A. The APAC markets are smaller and less mature than those in the Northern Hemisphere and access to trade reporting expertise can be more difficult to source in Asia than in other regions. While there are large knowledge hubs in Hong Kong, Singapore, Australia, and Tokyo, there are not large talent pools or resources, and those that can be found are in high demand.
This presents a significant challenge for firms because the rewrites are very technical and specialised, and firms need to find people who can support implementation. Some firms struggle to find the right resources and are consistently seeking additional experts to complete the required work. High demand means resources are relatively costly compared with other capabilities within the banks. Legacy teams are often stretched too thin, and it can be hard to retain top talent. At any given time, most firms are operating under resource constraints. The latest rewrites are very technical and the pressure on firms to find the right people will only increase.
Global firms can leverage technology and resources across regimes, but APAC-centric businesses have a smaller global reach. The bulk of their obligations and resourcing is in Asia and the challenge of meeting a global remit and agenda for these rewrites is quite onerous. For example, some large Australian and Singaporean banks have significant mortgage and retail businesses. These firms’ global markets businesses are relatively small compared with those of US-based banks, yet they face the same trade reporting requirements as global trading houses. Their access to resources is very different and that is an increasingly difficult challenge.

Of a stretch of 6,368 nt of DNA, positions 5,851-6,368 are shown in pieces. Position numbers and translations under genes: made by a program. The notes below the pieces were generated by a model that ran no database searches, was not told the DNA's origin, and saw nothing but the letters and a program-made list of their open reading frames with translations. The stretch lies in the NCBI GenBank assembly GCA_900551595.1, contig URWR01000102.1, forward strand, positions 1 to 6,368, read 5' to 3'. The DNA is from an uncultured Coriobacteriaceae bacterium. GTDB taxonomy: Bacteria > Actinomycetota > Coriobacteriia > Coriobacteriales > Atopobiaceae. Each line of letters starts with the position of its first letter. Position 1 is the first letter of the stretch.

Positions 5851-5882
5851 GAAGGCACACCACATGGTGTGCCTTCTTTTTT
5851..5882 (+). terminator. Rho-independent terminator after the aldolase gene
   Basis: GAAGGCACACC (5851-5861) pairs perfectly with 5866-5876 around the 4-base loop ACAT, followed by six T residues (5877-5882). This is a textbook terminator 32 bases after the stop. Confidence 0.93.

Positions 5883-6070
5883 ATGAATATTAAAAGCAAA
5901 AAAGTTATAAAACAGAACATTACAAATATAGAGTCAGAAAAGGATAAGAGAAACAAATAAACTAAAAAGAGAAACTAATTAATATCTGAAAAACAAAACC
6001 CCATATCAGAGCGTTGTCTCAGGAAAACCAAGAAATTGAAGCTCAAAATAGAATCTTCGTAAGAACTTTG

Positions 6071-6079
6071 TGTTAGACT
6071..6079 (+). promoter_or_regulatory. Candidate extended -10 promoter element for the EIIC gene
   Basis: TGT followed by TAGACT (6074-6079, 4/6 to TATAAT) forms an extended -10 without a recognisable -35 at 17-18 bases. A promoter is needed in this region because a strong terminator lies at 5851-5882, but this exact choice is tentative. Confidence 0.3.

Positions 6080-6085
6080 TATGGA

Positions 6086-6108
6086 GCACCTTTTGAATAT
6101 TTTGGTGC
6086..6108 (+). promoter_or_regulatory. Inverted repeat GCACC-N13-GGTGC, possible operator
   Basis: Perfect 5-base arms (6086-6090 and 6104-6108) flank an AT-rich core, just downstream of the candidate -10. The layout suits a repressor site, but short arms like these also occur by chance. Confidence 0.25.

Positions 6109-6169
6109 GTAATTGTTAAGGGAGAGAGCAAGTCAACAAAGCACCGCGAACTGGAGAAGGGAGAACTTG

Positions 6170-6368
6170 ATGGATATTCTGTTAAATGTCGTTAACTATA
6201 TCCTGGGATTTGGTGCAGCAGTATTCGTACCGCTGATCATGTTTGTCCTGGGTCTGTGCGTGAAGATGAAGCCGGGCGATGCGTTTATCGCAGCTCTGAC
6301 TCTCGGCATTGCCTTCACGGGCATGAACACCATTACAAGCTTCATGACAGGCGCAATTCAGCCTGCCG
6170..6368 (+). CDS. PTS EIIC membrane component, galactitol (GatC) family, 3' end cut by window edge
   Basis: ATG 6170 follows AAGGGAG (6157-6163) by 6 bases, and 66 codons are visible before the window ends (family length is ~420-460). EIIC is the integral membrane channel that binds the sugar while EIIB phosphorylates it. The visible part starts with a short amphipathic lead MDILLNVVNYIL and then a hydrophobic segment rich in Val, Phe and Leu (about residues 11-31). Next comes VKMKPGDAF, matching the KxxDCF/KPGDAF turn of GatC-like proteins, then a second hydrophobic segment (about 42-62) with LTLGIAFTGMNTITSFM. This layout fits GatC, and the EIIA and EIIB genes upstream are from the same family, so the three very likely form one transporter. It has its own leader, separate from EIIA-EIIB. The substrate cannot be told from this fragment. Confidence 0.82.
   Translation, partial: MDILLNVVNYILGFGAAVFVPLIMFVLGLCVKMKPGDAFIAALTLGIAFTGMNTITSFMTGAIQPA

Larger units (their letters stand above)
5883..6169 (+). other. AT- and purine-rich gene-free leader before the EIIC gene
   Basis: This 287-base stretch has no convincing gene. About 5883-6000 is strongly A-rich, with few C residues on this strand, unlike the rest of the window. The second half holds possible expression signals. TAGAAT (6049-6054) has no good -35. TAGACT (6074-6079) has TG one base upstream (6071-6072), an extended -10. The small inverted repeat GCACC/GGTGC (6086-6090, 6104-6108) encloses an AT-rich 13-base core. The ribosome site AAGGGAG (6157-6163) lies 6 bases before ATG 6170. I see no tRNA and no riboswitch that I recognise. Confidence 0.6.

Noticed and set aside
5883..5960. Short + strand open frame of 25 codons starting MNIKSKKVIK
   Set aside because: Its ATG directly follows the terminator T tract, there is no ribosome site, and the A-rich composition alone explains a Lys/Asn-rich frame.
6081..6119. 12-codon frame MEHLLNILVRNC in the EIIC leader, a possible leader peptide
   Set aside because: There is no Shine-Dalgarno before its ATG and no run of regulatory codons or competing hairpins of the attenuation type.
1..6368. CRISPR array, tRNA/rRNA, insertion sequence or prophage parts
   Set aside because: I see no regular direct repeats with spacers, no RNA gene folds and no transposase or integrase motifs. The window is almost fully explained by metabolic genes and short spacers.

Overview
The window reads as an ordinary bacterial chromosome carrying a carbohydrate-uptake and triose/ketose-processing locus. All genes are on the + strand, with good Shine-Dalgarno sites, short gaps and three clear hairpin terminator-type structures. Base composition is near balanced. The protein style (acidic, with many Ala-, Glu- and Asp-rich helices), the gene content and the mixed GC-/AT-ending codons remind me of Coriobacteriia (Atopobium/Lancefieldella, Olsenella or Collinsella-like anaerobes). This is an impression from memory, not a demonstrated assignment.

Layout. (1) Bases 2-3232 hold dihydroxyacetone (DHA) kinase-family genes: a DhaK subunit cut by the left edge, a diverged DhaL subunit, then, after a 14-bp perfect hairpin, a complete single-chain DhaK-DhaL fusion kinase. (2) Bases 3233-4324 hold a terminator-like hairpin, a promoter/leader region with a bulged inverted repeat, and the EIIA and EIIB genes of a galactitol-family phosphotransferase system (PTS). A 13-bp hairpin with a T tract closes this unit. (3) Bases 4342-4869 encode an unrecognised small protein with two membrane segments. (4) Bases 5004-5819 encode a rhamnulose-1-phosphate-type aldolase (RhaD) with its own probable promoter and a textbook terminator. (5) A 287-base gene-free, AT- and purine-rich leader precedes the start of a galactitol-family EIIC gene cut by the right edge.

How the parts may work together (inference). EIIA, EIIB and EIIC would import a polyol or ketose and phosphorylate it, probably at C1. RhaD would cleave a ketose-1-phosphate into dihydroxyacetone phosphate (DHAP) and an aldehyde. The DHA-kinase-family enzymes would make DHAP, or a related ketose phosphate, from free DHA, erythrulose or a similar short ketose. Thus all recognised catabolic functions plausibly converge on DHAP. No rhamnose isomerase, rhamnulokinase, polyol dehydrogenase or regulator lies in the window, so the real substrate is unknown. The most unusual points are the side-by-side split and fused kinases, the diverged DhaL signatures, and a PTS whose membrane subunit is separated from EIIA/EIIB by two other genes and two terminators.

This confluence of challenges—lack of access to expertise, high costs and the scale of technological change required—is driving some firms to consider both industry trade reporting solutions and complementary consulting services.
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Q. Why might a firm look to a third-party solution rather than build in-house?
A. Regulatory rewrites are forcing firms to reassess the viability of their systems in meeting new reporting requirements. Some firms are either on, or moving on to strategic platforms, while others are dealing with legacy architecture that is not suitable for the new requirements. In the case of older systems that have been patched and added too many times over their life span, it can be challenging to understand the current technological capabilities and whether the technology can meet best practice for the rewrites. The gaps in existing technology stacks are driving some firms to explore industry solutions for some of their trade reporting tasks. For example, firms can leverage DTCC’s Report Hub® service to simplify their pre and post trade processes and hence manage the complexities of reporting across multiple jurisdictions. Given the shortage of expertise in the region, vendors may be able to provide scale that an in-house strategy cannot. For instance, a vendor operating in Australia with multiple clients will have economies of scale which not only drives efficiency, but also gives access to a community of experts offering a consensus-driven interpretation of requirements alongside solutions to common problems. When a vendor is able to leverage a community of capabilities, expertise, and ideas, that helps drive compliance certainty, which is especially important for firms as regulations continue to change.